The hallmark of contemporary Swedish design is vital diversity.
The deeply rooted perception of excellent Swedish design with simple stylistic consistency is no longer taken for granted.
The conceptual process behind the final result is the decisive factor.
Designers are not tied down to one country, but work around the world, sharing international references and contacts.
This global outlook prompts designers to seek their personal roots, identity and craft – fulfilling a need for affiliation and continuity.
Small design-led businesses with unique identities are enjoying a renaissance
telling their own stories and producing their products locally on a small scale.
Several young designer collectives have emerged on the Swedish scene and helped to displace the highly individualistic trend of just a few years ago.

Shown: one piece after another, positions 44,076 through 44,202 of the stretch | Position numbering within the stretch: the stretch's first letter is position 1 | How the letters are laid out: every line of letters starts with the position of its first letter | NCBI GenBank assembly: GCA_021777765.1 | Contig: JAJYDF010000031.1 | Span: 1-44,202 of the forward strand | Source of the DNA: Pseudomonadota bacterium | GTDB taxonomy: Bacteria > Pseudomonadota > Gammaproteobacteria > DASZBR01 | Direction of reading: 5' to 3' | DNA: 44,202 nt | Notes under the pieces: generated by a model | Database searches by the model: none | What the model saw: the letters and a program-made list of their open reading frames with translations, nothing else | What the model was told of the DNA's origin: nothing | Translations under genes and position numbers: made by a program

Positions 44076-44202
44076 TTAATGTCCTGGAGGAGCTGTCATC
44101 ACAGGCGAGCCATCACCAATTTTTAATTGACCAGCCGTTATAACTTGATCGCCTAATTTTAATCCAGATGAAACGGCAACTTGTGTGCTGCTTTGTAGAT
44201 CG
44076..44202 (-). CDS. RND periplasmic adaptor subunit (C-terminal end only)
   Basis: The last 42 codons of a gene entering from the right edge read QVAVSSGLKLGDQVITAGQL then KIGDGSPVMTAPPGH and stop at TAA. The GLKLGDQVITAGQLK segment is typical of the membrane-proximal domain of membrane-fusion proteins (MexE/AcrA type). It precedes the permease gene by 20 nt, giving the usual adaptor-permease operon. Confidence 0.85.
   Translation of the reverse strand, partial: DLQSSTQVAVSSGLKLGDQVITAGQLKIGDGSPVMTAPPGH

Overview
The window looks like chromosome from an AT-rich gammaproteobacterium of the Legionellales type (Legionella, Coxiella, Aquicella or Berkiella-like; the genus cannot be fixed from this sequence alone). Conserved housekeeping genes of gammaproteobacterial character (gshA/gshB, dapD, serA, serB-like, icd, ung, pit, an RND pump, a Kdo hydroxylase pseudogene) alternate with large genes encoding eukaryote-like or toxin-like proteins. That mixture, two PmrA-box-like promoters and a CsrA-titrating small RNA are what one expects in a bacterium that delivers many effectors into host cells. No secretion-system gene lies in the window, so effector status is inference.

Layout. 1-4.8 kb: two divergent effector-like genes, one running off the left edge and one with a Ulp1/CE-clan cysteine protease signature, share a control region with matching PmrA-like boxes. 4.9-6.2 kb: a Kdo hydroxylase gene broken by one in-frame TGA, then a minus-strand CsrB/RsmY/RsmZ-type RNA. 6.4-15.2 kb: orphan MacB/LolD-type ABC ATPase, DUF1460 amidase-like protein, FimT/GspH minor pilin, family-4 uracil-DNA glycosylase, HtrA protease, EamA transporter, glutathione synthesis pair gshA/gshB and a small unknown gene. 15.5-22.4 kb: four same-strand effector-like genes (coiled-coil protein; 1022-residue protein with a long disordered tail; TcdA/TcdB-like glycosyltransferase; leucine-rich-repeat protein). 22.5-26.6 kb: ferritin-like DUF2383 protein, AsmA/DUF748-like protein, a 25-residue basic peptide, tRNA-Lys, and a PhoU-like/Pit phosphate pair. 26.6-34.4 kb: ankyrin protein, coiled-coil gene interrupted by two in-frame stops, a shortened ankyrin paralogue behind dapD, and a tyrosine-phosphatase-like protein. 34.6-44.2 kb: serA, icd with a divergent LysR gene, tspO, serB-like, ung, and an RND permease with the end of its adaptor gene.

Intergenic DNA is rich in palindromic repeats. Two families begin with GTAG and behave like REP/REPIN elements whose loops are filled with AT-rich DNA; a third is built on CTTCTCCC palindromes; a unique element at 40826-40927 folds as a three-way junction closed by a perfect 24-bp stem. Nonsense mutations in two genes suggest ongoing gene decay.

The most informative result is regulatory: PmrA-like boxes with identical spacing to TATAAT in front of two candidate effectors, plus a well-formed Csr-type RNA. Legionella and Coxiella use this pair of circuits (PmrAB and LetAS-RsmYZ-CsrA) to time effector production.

The international success of Swedish design is also due to the many bold manufacturers
who are willing to stake their futures on new young talents, yet without compromising on long-term quality.
Viable long-term developments are the biggest challenge of our day.
We have no other choice: everyone has to work for sustainable development.
Designers are a natural link between manufacturer and consumer.
They can influence the integration of social, environmental and economic aspects into a product’s design,
manufacture, marketing and communication.
Global warming is an actue problem.
Yet it also involves sustainability close to home: involving materials,
quality and having a society accessible to everyone.
Increasing numbers of manufacturers base their work on an environmental
policy that generates more added value and international competitiveness.
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